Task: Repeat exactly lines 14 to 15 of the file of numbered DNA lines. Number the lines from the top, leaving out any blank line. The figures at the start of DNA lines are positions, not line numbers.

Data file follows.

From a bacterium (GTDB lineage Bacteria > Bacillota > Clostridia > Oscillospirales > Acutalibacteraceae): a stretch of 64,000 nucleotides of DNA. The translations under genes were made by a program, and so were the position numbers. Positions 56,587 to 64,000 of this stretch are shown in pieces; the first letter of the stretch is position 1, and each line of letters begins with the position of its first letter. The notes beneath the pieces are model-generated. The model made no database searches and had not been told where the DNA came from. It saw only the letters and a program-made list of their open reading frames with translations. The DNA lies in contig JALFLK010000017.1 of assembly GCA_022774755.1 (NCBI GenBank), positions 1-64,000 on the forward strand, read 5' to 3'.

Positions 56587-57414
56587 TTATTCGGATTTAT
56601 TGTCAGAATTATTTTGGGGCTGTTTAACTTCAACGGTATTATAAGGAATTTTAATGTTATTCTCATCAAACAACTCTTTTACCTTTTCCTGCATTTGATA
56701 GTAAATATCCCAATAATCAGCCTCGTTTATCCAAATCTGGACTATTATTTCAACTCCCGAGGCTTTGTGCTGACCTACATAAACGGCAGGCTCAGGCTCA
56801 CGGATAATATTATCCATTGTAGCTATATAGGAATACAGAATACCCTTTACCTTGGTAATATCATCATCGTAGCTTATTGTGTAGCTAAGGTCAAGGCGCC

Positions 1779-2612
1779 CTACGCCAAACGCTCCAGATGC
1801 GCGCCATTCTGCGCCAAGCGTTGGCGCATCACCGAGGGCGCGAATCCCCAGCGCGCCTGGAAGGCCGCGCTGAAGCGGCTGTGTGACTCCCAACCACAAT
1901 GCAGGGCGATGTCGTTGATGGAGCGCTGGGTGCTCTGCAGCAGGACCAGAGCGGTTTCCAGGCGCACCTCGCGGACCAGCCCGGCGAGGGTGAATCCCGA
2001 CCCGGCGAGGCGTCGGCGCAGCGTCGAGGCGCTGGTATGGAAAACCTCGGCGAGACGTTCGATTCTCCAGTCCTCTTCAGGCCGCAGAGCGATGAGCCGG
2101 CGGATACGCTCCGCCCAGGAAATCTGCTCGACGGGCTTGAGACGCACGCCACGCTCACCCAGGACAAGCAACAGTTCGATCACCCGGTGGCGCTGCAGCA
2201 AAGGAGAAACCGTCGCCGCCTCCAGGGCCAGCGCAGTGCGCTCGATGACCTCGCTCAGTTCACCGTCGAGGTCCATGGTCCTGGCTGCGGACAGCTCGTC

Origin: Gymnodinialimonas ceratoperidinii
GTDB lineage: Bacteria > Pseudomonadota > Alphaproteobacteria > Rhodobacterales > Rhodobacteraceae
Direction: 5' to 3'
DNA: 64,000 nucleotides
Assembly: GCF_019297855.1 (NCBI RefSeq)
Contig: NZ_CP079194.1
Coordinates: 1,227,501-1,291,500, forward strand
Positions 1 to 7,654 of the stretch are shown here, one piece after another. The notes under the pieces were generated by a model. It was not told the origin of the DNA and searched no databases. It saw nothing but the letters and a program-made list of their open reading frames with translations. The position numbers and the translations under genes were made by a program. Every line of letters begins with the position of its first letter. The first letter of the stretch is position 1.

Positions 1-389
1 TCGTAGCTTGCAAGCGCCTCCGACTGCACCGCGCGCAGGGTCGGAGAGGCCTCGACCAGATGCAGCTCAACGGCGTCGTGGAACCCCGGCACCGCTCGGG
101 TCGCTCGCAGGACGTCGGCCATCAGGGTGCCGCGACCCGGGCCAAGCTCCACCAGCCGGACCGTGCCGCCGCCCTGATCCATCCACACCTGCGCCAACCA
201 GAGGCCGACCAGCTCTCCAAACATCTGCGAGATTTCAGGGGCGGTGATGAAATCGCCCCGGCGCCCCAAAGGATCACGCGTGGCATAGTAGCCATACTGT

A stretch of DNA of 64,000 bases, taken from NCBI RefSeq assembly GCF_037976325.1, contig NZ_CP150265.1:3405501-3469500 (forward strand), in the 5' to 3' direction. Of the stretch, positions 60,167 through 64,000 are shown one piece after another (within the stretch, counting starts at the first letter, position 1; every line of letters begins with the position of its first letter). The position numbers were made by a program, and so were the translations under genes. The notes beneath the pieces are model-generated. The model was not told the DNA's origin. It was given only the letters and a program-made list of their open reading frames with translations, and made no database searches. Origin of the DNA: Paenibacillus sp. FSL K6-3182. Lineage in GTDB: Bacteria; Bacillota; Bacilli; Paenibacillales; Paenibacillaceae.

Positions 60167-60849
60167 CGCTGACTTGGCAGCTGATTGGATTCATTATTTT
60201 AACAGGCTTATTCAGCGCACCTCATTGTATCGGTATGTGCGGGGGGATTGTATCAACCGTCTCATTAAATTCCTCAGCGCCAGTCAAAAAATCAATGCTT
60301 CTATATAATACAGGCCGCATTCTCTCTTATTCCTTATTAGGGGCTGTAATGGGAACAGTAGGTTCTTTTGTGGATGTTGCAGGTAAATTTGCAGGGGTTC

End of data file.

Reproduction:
Origin: Gymnodinialimonas ceratoperidinii
GTDB lineage: Bacteria > Pseudomonadota > Alphaproteobacteria > Rhodobacterales > Rhodobacteraceae